Greetings, Magooshers, and welcome back. Writing this article required a first for yours truly. To learn about the College Board Blue Book, I had to take a field trip to my local Barnes and Noble. In the Study Guide section, I found a telling sight. A high school girl was aimlessly poking around the guides. She had the classic ‘deer in the headlights’ look, too. I wondered why until I looked at the books.
Maybe I didn’t notice it when I was in high school, but it seems that for every high-stakes test, there are at least five publishers who want a piece of that sweet study guide action. Borrowing the College Board Blue Book, I hunkered down in one of the bookstore’s hidden corners. This article is the fruit of my research, how you can use the College Board Blue Book to prepare for SAT test day.
Where do I start with this thing?
The College Board Blue Book is a beast. Like the phone books of yore, it’s awkward and heavy. At nearly 800 pages, it includes four full-length practice SATs with essays. Just flipping through it for the first time, I felt a familiar sense of trepidation. Where do I start with this thing?
So I did what came naturally. I started at the beginning. I checked out the table of contents (always a good idea when getting to know a study guide) and then I began to review the first few pages. Then a familiar piece of advice popped into my brain:
“Read the questions first.”
It was like I snapped out of a delusion. The first thing you need to do with the College Board Blue Book is take practice test #1! Whether it’s the SAT or ACT, your journey to test day should begin and end with a full-length practice test.
It’s time to simulate the SAT. Go ahead and take the first practice test. Before you do, though, let me throw in a personal recommendation: skip the essay (for now). Why? We’ll get to that in a bit. In short, it has a lot to do with the changes the College Board has made to the SAT Essay.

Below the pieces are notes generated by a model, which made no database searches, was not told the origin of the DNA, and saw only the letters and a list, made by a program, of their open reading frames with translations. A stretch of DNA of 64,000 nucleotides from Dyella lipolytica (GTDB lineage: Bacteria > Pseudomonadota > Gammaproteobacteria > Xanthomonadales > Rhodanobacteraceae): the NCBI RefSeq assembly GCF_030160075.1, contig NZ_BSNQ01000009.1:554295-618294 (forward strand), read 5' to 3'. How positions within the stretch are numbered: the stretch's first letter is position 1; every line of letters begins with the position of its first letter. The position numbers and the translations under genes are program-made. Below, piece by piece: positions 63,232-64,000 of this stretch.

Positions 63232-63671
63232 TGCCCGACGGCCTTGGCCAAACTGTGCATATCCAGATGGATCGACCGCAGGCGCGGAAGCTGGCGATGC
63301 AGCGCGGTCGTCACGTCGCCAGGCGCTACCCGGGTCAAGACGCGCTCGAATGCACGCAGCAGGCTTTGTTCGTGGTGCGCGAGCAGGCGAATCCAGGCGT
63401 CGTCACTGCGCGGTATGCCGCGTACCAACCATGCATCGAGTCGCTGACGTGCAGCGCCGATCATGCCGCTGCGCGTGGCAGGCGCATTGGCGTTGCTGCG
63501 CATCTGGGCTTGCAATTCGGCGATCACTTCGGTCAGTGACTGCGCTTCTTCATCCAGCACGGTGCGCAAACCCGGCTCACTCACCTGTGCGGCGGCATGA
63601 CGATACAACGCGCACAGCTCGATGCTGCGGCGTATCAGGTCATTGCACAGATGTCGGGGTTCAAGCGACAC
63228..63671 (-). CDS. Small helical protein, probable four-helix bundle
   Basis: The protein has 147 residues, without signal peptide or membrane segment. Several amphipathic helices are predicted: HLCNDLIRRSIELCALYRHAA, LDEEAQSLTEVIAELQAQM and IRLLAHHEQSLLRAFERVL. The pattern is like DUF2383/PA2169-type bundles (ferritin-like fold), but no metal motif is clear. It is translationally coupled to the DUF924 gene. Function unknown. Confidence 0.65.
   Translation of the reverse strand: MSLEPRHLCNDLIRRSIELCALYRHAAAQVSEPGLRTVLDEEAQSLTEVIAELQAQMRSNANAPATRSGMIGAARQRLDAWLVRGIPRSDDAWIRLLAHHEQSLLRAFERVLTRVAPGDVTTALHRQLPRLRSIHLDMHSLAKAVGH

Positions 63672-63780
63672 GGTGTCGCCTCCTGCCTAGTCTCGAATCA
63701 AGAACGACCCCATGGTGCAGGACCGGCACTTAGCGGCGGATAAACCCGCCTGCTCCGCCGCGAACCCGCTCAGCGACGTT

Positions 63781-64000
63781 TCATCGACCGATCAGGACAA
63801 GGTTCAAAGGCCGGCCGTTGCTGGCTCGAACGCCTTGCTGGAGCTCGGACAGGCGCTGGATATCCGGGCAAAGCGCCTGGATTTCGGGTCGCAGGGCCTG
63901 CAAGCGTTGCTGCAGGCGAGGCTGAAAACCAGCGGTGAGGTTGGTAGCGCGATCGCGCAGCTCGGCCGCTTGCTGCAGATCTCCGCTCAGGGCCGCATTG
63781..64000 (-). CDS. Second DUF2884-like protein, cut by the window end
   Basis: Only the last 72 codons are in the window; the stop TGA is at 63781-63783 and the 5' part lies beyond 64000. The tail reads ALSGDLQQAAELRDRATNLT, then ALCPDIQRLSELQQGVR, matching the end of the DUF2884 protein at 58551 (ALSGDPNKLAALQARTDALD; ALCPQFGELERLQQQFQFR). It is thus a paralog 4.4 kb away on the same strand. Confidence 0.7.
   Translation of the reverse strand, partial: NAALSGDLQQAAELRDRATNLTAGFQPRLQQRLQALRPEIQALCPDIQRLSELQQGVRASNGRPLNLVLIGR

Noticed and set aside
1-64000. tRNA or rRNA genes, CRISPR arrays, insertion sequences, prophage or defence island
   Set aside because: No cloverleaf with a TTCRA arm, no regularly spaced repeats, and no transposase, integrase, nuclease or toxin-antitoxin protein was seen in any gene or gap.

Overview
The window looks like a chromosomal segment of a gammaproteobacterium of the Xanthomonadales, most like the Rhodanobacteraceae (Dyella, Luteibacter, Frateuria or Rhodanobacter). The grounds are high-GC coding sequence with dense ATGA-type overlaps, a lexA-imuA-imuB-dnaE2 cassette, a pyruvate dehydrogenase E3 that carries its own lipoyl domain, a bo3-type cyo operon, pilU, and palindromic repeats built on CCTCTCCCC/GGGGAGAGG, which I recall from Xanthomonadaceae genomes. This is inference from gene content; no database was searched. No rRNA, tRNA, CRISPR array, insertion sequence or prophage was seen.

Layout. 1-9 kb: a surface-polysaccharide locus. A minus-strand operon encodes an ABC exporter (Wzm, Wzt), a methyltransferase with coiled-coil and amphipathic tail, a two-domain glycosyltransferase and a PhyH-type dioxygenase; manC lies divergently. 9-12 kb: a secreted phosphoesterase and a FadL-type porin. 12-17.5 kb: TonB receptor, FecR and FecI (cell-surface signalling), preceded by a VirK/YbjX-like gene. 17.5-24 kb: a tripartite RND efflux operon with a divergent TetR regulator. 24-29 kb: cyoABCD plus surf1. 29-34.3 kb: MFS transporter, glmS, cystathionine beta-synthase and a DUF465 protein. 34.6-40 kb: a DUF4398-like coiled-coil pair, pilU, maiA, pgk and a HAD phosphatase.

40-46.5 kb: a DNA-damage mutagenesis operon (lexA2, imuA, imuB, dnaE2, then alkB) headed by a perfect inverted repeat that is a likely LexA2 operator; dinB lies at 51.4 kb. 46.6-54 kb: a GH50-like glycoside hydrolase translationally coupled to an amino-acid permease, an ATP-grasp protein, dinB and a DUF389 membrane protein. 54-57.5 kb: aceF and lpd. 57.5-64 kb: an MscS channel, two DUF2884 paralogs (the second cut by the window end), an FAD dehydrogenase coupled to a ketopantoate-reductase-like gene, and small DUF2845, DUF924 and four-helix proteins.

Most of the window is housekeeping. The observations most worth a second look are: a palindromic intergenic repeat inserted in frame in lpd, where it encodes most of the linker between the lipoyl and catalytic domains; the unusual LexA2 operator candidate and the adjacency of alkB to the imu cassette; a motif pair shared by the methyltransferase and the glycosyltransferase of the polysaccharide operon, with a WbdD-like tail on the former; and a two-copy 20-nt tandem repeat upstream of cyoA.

When you finish the test, the College Board Blue Book has a nice surprise for you. If you have a smartphone, download the College Board app. With it you can take a picture of your answer pages, which the College Board will grade right away. Isn’t that nice of them?
Using Your Results
The results are in, and they’re probably a mixed bag, especially if this is your first full-length SAT practice test. That’s okay! Everyone’s got to start somewhere. Step #2 begins with you performing an ‘autopsy’ on your practice test. Instead of a scalpel, your instrument is a writing utensil. Whether you used the app or checked the answers in the back of the book, you will see that each question revolves a certain skill/set of knowledge. For each question you missed, write down that skill on a piece of paper. To save time, just add tick marks if you missed multiple questions under the same skill set.
Most likely, the majority of the questions you missed will fall under one or two areas. These areas are now your focus (at least for a while). And what do you know, each skill set has its own chapter in the College Board Blue Book!
‘Reading’ the College Board Blue Book
All of a sudden, an 800-page book has become one or two chapters of necessary information. But how do you best use your study time with these chapters? Let’s find out.
Each of these informational chapters reviews necessary information in order for you to succeed on test day. Beyond the standard practice problems (there are also entire chapters full of practice problems), be sure to pay attention to the ‘Remember’ and ‘Practice at khanacademy.org/sat’ notes that appear in the margins. The latter are especially important, as Khan Academy has provided FREE study materials covering each part of the new SAT. These videos and online guides are especially helpful for Math on the SAT. If you’re anything like me, it takes a lot more than a few practice problems in a book to grasp the more advanced Math topics.
You will discover that ‘reading’ the College Board Blue Book is a mix of reading and reviewing online resources. During this time, you’re addressing your weaknesses and filling in gaps in your knowledge. After you feel satisfied with your studying, feel free to tackle the chapters covering practice problems.